Razer's new gaming chair concept includes an unfolding 60" OLED screen

Razer Project Brooklyn
(Image credit: Razer)

A new Razer gaming chair concept goes from comfortable seat to all-in-one gaming station - and, since it's Razer, it obviously has a bunch of rad LED lighting.

Razer introduced its new chair concept, codenamed Project Brooklyn, at CES 2021 today. While Razer has already ventured into the best gaming chair market with the Razer Iskur, Project Brooklyn takes some of those design cues and goes running (or sitting) into the future. 

The first thing that sets this concept apart is the wraparound 60" OLED panel that extends up, out, and around from the chair's backbone. The sci-fi-as-hell design is meant to ensconce the user in full cockpit-style visuals, and 4D armrests with built-in panels keep your keyboard and mouse or other controls fully integrated into your setup.

The seat itself also builds in Hypersense, which is Razer's audio-driven haptic feedback technology. This allows it to replicate "sensitive vibrations" for more subtle sensations such as jumping into water or landing on platforms on top of the usual seat-rumbling explosions, all without the need for extra work from game developers.

On top of all that, Project Brooklyn features built-in cable management as well as RGB lighting around the outsides of the seat cushion and stand. While Project Brooklyn will likely be quite a bit more expensive than standard gaming chairs if it ever makes it to market, Razer is positioning it against existing all-in-one chairs who take up the better part of a room and whose costs are "astronomical" - so maybe it won't be quite as costly as I fear.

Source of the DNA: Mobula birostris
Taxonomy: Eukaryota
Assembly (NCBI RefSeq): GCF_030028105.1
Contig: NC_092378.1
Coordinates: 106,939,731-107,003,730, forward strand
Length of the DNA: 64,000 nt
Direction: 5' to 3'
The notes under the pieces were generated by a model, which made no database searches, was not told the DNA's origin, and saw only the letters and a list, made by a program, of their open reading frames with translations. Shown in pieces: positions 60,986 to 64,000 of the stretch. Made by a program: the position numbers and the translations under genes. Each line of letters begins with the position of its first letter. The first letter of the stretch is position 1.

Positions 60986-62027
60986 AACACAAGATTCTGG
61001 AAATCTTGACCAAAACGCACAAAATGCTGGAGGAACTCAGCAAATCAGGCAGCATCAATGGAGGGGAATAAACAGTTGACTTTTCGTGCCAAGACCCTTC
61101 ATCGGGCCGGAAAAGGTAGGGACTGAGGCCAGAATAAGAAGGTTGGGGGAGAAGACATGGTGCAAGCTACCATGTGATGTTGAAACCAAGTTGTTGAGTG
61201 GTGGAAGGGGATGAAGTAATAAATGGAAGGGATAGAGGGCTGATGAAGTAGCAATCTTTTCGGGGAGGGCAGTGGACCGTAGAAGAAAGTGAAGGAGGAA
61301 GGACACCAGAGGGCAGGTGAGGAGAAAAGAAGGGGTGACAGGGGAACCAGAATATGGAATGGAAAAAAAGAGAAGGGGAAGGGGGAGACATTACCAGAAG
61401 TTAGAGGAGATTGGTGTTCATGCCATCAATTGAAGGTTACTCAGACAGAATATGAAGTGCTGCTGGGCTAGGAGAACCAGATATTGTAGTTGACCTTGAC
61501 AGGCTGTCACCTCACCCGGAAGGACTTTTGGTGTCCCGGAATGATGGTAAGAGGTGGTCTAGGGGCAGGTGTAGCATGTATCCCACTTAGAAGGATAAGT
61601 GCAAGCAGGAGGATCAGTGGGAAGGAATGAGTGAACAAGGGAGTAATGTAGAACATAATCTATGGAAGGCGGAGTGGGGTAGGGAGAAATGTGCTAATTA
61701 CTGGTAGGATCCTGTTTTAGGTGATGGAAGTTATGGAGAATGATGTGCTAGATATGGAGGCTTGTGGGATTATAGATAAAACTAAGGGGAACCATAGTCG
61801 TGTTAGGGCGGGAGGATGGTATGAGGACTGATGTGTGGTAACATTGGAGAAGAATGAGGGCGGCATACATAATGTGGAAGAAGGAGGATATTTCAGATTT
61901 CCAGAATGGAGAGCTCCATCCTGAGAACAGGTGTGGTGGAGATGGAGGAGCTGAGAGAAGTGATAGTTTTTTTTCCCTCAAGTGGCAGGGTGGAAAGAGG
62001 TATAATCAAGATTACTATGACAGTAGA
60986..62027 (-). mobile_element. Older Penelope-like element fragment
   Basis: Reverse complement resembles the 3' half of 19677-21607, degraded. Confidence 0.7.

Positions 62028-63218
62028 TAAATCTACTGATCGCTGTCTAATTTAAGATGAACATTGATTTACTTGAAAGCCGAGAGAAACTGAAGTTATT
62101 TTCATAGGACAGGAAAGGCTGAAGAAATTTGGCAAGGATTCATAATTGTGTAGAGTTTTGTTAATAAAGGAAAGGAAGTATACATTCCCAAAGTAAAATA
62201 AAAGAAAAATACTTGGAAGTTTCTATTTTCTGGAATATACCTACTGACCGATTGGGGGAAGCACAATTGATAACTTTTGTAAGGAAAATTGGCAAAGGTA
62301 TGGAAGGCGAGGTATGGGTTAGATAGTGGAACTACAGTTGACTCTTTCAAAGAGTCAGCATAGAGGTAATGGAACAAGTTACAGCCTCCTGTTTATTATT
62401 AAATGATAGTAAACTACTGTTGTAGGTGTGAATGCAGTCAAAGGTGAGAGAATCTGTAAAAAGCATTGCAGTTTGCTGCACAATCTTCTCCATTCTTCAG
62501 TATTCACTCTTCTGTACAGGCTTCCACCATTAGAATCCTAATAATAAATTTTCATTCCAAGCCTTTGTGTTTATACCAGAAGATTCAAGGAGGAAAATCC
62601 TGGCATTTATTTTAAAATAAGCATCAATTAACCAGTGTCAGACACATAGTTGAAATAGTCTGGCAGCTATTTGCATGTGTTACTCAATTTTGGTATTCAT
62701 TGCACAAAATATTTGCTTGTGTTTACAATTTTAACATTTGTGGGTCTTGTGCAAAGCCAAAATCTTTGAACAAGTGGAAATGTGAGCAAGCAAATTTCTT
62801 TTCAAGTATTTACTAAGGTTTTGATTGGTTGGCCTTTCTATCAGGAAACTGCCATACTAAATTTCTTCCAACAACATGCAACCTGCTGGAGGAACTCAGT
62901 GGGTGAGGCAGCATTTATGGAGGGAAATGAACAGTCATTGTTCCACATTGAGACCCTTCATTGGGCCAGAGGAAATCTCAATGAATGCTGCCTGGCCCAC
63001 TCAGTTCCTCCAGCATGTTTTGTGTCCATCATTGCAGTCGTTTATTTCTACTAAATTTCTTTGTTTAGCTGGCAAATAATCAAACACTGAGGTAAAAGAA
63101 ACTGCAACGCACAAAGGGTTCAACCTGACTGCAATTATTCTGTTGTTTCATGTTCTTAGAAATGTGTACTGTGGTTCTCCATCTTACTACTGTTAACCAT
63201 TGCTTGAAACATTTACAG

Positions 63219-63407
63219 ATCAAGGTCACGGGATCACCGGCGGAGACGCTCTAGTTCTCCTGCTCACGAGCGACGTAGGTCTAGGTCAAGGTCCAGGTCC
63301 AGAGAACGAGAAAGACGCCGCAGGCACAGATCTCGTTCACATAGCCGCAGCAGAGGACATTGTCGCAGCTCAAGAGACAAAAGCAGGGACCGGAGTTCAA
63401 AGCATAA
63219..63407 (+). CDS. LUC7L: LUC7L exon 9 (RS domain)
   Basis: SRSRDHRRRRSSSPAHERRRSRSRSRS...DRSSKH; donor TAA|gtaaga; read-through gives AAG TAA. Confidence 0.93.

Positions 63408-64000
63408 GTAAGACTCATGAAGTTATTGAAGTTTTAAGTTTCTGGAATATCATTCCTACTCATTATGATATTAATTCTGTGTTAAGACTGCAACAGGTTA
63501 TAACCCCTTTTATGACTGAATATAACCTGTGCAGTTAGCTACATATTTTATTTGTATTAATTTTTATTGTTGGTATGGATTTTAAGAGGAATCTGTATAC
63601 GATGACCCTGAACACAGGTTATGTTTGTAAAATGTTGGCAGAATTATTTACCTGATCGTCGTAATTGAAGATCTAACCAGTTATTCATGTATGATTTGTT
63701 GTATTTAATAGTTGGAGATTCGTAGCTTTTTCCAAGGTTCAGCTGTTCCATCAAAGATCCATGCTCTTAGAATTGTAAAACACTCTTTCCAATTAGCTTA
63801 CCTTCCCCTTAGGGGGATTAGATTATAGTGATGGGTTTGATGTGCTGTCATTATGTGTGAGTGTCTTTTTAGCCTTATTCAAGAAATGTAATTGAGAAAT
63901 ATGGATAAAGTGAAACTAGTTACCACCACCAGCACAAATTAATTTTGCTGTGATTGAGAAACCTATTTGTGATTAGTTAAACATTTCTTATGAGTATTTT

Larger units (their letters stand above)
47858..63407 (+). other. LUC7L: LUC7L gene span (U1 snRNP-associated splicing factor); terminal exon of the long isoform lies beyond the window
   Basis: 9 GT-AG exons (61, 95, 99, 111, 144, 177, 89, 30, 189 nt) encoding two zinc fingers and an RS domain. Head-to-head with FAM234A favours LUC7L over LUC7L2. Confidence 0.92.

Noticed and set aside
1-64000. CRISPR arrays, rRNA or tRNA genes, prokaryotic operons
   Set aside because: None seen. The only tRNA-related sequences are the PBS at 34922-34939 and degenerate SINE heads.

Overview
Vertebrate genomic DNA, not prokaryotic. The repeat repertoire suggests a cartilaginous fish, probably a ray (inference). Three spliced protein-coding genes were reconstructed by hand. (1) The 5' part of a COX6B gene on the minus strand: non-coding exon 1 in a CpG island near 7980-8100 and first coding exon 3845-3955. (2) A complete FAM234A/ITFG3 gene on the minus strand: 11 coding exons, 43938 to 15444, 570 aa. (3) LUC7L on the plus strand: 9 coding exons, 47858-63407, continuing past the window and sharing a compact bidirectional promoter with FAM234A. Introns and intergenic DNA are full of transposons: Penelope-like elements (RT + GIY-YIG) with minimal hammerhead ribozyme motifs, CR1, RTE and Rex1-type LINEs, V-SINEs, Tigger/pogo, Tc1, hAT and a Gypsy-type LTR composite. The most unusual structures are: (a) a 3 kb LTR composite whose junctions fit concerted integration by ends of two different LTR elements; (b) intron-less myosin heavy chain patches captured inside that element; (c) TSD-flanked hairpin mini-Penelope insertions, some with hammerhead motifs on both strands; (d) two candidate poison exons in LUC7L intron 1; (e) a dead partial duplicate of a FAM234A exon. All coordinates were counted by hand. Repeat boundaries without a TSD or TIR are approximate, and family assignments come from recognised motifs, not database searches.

Razer also introduced a new mask called Project Hazel, which features rechargeable filters, a voice amplifier for clearer communication and - you guessed it - RGB.

Connor Sheridan

I got a BA in journalism from Central Michigan University - though the best education I received there was from CM Life, its student-run newspaper. Long before that, I started pursuing my degree in video games by bugging my older brother to let me play Zelda on the Super Nintendo. I've previously been a news intern for GameSpot, a news writer for CVG, and now I'm a staff writer here at GamesRadar.